These findings emphasize the importance of detecting increased blood pressure in midlife and controlling blood pressure in those treated in efforts to maximize treatment benefits and prevent dementia in later life. Antihypertensive treatments have been shown to be successful in mediating the effects of midlife hypertension in individuals with higher systolic blood pressure, but less so in individuals with lower baseline systolic blood pressure, who may benefit more with lifestyle modifications.
Implications for Future Research
Because most studies of AHD treatment are observational, further randomized clinical trials are needed to determine causality (3), especially in populations at high risk for cognitive decline. In addition, increasing the duration of follow-up in longitudinal studies and frequency of blood pressure monitoring may provide us with a more holistic understanding of the relationship between blood pressure trajectories and cognition as they change with age (2). Also, variations in blood pressure trajectories across age, gender and the presence of illness emphasize the importance of homogenizing participant pools to differentiate the effects of AHD treatment on the basis of these factors (5). Furthermore, future studies investigating the biochemical mechanisms behind low blood pressure and cognitive impairment may guide pharmaceutical scientists and developers to make appropriate modifications to AHDs in hopes of increasing their efficacy (1).
Implications for Clinical Practice
Due to the negative relationship between low blood pressure and cognition, physicians should carefully consider blood pressure fluctuations and screen for signs of cognitive impairment before issuing AHD treatment to older patients (3). In addition, close blood pressure monitoring may be necessary to avoid high blood pressure overtreatment, if at all, in this population6. Lastly, given that individuals at risk for hypertension are currently not candidates for pharmacological interventions, doctors should encourage these patients to adopt lifestyle changes in an effort to reduce their risk of developing hypertension and of cognitive impairment (10).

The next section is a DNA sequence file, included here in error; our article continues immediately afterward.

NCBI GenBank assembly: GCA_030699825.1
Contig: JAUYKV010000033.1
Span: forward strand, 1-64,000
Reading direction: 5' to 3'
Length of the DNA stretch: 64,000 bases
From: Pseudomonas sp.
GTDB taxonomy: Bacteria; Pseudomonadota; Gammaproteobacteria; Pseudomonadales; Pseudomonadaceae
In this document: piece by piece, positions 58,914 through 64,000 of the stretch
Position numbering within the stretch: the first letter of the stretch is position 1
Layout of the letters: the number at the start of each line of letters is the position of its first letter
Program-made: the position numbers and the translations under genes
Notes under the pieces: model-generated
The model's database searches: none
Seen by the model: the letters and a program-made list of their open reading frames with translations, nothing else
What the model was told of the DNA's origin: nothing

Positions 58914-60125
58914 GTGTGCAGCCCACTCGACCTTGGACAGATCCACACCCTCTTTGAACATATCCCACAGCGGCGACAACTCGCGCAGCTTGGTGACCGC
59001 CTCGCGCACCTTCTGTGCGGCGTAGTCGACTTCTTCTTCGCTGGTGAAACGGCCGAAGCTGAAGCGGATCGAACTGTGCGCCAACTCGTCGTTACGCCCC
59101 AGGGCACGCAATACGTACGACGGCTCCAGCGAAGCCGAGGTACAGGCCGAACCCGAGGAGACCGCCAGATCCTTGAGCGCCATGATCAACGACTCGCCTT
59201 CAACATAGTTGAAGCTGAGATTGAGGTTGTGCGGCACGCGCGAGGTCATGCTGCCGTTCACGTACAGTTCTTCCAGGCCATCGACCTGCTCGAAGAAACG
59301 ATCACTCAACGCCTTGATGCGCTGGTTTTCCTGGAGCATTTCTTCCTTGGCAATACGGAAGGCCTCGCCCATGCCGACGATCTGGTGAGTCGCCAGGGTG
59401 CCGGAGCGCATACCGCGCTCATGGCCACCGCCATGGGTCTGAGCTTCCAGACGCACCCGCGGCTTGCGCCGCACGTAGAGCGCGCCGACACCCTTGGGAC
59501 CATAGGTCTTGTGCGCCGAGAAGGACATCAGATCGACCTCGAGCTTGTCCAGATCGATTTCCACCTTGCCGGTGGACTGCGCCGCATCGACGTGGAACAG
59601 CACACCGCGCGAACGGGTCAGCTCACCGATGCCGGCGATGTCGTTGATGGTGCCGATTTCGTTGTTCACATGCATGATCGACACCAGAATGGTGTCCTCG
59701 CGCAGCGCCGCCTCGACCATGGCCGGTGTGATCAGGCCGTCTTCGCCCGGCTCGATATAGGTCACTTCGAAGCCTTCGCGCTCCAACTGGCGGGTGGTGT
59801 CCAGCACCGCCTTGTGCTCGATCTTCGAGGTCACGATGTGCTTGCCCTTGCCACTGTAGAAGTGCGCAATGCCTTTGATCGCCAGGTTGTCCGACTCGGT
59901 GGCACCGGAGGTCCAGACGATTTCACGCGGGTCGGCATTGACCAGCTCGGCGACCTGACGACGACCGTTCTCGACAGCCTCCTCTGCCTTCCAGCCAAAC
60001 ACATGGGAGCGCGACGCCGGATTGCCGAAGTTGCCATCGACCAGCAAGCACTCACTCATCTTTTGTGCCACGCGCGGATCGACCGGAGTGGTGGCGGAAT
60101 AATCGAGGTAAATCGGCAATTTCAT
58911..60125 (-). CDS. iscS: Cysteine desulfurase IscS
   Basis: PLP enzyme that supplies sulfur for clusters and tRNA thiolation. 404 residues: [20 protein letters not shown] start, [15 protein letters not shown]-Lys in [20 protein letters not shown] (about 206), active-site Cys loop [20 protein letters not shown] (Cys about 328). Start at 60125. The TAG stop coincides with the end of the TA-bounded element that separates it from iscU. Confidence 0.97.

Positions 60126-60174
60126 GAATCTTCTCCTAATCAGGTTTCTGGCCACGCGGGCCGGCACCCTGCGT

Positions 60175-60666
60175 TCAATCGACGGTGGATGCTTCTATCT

AHD treatment seems to be effective in preventing the onset and reducing the progression of dementia, but only for middle-aged hypertensive individuals with no baseline cognitive impairment. Several longitudinal studies such as HAAS and GEMS demonstrate the potential of AHDs in reducing dementia in the elderly but their lack of blood pressure records make their findings hard to generalize across different populations (3,4) because blood pressure trajectories vary across age, gender, and in the presence of disease (8). Additionally, the importance of monitoring blood pressure was evident in a study that isolated the oldest old (85+) from other hypertensive individuals in the assessment of AHD efficacy, in which low blood pressure, baseline dementia and physical disability were associated with greater cognitive decline in conjunction with AHD treatment (6). Furthermore, an increase in blood pressure in middle age was classified as the biggest predictor of late-life dementia (10), whereas higher blood pressure exhibited a neuroprotective effect in older individuals (7,8). Though further research on specific populations is needed, targeting midlife hypertension while closely monitoring blood pressure seems promising in the prevention of dementia.